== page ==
Thursday, June 30, 2011

Forget the iCloud. Fear the Coming Movie Cloud.

So all the buzz in the last month or so from the Apple front has not been about the iPhone 5 or the iPad 2, it's been about the long in the making iCloud.

This new software allows users to store all, and I mean every last song in their libraries on a web/server based "cloud" platform. This enables you to play your music on just about every device ever made from your cellphone, to TV, computer, and iPad of course.

As we all know, music files are much, much smaller than video files of the same length in HD quality. But the big question is when will all the 100's of DVD's people have accumulated in the last 15 years also be in a cloud? Will the user need to purchase the same content yet again? I mean, you only bought Top Gun on Beta, VHS, Laser-Disc (oh yes it did exist!), DVD, Blu-ray, and now digitally. How about never again buying a movie you have on DVD or Blu-ray, and just allowing you to watch your movies digitally from your existing library?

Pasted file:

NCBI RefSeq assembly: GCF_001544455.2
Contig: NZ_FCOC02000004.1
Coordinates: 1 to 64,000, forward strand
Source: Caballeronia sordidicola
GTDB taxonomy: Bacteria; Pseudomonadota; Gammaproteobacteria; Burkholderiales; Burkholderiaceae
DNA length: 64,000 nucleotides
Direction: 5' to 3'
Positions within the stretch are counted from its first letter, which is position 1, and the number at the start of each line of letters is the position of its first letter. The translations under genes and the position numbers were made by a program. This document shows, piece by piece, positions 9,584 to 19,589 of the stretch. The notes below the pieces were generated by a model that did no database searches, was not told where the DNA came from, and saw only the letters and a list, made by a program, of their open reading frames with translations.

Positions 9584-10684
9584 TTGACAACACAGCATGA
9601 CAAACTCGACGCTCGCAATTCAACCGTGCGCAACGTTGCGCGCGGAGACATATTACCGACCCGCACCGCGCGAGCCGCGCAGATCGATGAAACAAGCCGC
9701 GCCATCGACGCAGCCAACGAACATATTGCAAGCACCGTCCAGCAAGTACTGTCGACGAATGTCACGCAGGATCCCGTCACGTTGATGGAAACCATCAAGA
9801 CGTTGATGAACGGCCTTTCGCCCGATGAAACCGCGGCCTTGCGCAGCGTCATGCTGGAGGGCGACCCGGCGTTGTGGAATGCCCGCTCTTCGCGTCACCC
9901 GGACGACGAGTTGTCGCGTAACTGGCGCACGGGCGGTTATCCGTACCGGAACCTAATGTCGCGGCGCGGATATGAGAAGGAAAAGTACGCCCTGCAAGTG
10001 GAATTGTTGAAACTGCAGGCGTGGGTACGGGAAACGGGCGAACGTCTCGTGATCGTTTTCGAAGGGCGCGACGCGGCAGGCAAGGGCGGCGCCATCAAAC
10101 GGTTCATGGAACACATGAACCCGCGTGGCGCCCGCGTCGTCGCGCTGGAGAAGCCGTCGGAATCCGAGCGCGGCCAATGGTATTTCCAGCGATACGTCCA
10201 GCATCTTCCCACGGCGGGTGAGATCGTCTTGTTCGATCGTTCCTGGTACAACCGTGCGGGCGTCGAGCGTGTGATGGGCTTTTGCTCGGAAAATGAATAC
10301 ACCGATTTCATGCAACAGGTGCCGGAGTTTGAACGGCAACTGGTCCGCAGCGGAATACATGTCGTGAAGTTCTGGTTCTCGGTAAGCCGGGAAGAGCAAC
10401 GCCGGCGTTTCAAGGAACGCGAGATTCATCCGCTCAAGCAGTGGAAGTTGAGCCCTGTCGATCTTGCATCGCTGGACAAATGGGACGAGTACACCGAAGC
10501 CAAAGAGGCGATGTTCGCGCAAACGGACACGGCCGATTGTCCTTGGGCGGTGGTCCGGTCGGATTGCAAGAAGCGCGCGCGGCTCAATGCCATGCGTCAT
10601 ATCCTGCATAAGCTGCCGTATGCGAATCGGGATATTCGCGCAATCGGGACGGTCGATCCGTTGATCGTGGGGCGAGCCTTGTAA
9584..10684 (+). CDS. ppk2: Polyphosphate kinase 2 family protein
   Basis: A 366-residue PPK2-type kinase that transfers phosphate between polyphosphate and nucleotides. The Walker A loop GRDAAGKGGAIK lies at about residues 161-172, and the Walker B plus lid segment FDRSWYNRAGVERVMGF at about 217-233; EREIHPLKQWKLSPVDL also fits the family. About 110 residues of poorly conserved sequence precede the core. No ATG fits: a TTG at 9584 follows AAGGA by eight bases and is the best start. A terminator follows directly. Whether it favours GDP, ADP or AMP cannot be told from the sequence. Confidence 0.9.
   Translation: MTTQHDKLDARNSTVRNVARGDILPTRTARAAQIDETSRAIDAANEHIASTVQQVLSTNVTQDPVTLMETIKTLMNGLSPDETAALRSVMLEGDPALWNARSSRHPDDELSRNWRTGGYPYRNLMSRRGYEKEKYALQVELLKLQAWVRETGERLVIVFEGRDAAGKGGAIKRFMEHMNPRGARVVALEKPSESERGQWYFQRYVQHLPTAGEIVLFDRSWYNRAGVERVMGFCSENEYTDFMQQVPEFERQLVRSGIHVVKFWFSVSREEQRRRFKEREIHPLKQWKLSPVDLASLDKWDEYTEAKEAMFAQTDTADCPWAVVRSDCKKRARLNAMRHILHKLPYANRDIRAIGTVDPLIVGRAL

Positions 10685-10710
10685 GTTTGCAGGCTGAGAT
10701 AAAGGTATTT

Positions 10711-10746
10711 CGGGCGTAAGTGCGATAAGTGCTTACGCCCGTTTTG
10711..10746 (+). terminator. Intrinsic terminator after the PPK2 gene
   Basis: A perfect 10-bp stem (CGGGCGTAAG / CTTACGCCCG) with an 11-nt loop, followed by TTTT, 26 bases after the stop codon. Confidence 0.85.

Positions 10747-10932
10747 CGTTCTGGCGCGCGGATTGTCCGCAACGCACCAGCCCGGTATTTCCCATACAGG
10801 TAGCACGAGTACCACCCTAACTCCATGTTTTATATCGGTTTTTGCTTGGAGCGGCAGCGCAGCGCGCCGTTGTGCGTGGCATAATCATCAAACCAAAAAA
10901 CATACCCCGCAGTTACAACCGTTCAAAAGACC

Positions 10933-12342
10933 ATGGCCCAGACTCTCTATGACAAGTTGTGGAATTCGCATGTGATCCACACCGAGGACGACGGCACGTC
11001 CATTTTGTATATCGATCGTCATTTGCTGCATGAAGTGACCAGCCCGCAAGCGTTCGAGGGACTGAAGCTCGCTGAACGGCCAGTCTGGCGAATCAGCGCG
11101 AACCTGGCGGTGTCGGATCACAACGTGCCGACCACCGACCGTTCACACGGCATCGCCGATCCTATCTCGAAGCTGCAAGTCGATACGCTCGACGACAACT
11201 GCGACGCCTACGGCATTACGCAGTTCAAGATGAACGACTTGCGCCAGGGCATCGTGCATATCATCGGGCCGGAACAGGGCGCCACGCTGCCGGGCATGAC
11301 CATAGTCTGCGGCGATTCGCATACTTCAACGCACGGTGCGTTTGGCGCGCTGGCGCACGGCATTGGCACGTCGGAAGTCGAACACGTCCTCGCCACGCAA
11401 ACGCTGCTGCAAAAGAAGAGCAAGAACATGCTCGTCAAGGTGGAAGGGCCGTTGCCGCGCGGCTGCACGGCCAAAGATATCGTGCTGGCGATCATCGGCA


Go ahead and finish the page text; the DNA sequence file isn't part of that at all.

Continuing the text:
Amazon.com already offers a digital movie service at Pay-Per-View prices see Roku.com. Why not go from a music cloud to a movie cloud? It seems like the only logical step in our technological development as we are a consumer based society, consuming ever more data traffic online and via mobile devices.

How will a movie cloud work? You be able to insert a DVD into your desktop computer of let's say Training Day. And, instantly your TV, cell, and iPad can play it everywhere, anywhere, anytime, & all the time. Forever.

But will you be uploading data from the actual DVD of Training Day, or will you just be verifying you have authorization to watch the pre-digitized copy already ready for web streaming?

It's definitely going to be a gray area for a while. But I believe, the content owners, and providers, will work a Netflix type deal out. Essentially, if you have the DVD/Blu-ray, and you prove it by inserting the DVD copy into your computer, you will be allowed infinite screening of the premium content for life. At least, that is the way it should be.

So who is working on creating this Brave New World? Quite honestly, I'm not certain at the moment. There is so much data to deal with, and so many content related negotiations that really do need to take place before any blockbuster software comes out to remedy this coming demand from consumers.

All I know is the sale of physical, yet digital content sold at Best Buy is just about over. Soon, any movie ever heard of will be available at your finger tips. Either for free (included in a Netflix/Hulu) type subscription, or via purchasing of the digitally streaming content.

I can't wait to see that my Movie Cloud account has 1000 movies in it. Enough stacking DVD's like they are Lego's already.

And that's today's tech B-Word.

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